The First Leftist

A recent superb discussion on The Tom Woods Show between Tom and Lew Rockwell concerning Lew’s forthcoming book, Against the Left: A Rothbardian Libertarianism, prompted this brief focus upon Robert Nisbet.

For almost 50 years I have believed that Jean-Jacques Rousseau was “The First Leftist,” and one of the most evil and dangerous minds to have ever lived. His disastrous impact upon generations which have lived since his death has been profound, almost incalculable.

Conservative sociologist/historian Robert Nisbet, one of my favorite writers, was the quintessential critic of Rousseau, especially in his seminal book, The Quest for Community, and in this brilliant, prophetic article, Rousseau & Equality. And here is one of Nisbet’s most powerful, insightful articles, Cloaking the State’s Dagger.

The Great Debate

For hundreds of years a great debate between “conservative” traditionalist communitarians versus “classical liberal” (or libertarian) pluralist individualists has raged on and on. I personally have closely followed it for going on fifty years. Perhaps the person who best captured the essence of the serious issues involved was Robert Nisbet.

Conservative Michael Hendrix, at National Review, has contributed a very well written piece in this centuries old ongoing debate.

From the time of Edmund Burke the original “conservatives” were anti-individualist, anti-capitalist, reactionary, militaristic racists who valued throne and altar, rigid hierarchy, caste and fixed social status over the free and open society evolving under classical liberalism. “Conservatives” defended the monarchy and landed gentry, and scorned and demeaned the servile peasantry and emerging middle classes.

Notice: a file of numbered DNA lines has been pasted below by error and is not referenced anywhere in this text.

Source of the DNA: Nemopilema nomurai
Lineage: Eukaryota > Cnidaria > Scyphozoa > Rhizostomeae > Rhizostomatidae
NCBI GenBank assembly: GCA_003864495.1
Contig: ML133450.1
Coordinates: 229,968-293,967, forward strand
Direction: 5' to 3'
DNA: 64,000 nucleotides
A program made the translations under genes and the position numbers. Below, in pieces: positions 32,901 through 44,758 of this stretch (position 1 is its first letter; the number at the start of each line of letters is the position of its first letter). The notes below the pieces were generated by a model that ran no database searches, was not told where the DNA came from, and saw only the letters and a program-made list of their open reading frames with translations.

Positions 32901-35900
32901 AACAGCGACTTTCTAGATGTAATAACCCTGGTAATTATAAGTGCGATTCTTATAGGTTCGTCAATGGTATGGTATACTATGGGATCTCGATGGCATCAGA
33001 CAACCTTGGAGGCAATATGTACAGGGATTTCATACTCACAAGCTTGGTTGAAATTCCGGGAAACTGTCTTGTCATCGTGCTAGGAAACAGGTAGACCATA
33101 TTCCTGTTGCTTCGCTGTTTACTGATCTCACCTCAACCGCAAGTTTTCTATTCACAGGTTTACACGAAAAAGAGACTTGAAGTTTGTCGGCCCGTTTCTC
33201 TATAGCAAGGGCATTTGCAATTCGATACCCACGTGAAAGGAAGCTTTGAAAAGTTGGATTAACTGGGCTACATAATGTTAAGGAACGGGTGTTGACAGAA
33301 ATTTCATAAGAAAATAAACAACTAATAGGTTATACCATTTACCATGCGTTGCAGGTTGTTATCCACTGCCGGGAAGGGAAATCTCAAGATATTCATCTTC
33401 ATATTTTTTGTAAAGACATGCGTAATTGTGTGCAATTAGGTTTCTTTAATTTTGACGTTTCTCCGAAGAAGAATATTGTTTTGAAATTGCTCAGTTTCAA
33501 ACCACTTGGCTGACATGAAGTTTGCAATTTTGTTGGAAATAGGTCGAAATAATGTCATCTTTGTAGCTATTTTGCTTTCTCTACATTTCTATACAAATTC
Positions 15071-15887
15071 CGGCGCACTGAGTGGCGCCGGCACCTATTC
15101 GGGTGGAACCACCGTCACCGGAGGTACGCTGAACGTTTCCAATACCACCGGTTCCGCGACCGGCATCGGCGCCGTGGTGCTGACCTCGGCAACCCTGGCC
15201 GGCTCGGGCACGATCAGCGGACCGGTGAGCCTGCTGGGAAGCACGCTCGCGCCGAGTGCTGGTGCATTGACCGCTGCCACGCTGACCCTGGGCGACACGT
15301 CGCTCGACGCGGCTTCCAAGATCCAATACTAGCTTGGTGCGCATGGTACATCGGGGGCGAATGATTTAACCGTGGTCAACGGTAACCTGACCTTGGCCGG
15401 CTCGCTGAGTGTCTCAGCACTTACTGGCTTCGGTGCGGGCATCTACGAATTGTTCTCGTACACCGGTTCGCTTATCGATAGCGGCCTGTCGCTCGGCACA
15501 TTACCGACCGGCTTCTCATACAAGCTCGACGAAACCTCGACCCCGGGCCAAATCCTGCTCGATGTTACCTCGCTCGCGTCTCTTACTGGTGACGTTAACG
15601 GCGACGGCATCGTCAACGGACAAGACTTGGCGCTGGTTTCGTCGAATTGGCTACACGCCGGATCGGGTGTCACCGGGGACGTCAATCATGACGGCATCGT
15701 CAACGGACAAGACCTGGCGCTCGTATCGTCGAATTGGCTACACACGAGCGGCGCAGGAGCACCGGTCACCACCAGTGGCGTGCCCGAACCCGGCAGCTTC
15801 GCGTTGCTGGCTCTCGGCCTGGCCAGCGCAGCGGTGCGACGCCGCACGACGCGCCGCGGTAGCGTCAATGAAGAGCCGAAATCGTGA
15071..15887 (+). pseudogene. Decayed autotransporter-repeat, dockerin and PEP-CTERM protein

These horrific ideas were explicitly formulated and conceived against those of classical liberalism — individualism, freedom of the press, freedom of association, the rule of law, separation of church and state, free trade and free market (laissez-faire) capitalism as opposed to mercantilism and elitist state privilege — economic or ecclesiastical.

Conservatives were imperialists; classical liberals were anti-imperialists.

Later collectivists of all sorts, from Marx to Mussolini, from Hegel to Hitler, devised their totalitarian utopias and hatred of the free society and capitalism from ideas they borrowed or stole from these “conservatives.” (See my article, Ideas Have Consequences, below).

When this melange talk about defending “tradition and community” what are they talking about? Defending traditional French cuisine? Performing classical music such as grand opera? Defending traditional ethnic folk dancing, clogging, or square dancing? No, they are talking about defending the state, that hegemonic and parasitic entity which, from the time of ancient Sumer, has been the source of  the greatest criminal conspiracy ever perpetuated upon humanity. All States originate in conquest and exploitation, and as elite oligarchies, continue to exercise this monopoly of crime over their subject peoples through war, taxation, conscription, and indoctrination. All statists, as Lew Rockwell has pointed out, would be totalitarians if they could get away with it.

Here are some very cogent thoughts on these issues from the late Ralph Raico, one of the great historians of classical liberalism and from my mentor, Murray N. Rothbard. Their articles remain a great influence on how I see how this ongoing debate is framed.

Finally here are some of my own contributions to the debate: Ideas Have ConsequencesConservatism: Roots and EssenceLiberalism: Origins and CorruptionÉpater le bourgeois; “I’m Convinced That The Whole National Review Is A CIA Operation” — Murray Rothbard; How the CIA Bamboozled The Public For 70 Years; and The Libertarian Temperament.


3:45 pm on November 9, 2019